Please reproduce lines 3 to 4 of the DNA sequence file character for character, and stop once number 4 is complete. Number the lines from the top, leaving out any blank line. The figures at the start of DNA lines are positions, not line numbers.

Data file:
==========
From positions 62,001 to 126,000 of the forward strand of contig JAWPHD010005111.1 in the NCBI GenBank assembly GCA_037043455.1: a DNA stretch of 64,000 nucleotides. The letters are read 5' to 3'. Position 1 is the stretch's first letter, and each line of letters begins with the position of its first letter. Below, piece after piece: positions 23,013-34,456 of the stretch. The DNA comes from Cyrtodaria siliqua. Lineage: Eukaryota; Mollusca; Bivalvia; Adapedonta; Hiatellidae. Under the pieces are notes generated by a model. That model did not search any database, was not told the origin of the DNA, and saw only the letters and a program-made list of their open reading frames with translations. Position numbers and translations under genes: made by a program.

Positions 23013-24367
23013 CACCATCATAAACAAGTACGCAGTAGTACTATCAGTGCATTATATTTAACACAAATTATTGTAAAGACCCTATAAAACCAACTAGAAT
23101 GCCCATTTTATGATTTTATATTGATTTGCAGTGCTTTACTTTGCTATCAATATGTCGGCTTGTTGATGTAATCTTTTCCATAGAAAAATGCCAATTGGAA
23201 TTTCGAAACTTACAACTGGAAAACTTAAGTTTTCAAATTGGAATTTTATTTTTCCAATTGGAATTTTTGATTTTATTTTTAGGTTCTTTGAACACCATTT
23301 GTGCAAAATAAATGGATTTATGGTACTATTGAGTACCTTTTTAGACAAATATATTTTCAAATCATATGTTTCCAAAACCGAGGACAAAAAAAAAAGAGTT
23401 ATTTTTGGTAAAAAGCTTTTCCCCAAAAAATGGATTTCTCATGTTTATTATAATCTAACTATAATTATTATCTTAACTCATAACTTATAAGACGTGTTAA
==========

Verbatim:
23013 CACCATCATAAACAAGTACGCAGTAGTACTATCAGTGCATTATATTTAACACAAATTATTGTAAAGACCCTATAAAACCAACTAGAAT
23101 GCCCATTTTATGATTTTATATTGATTTGCAGTGCTTTACTTTGCTATCAATATGTCGGCTTGTTGATGTAATCTTTTCCATAGAAAAATGCCAATTGGAA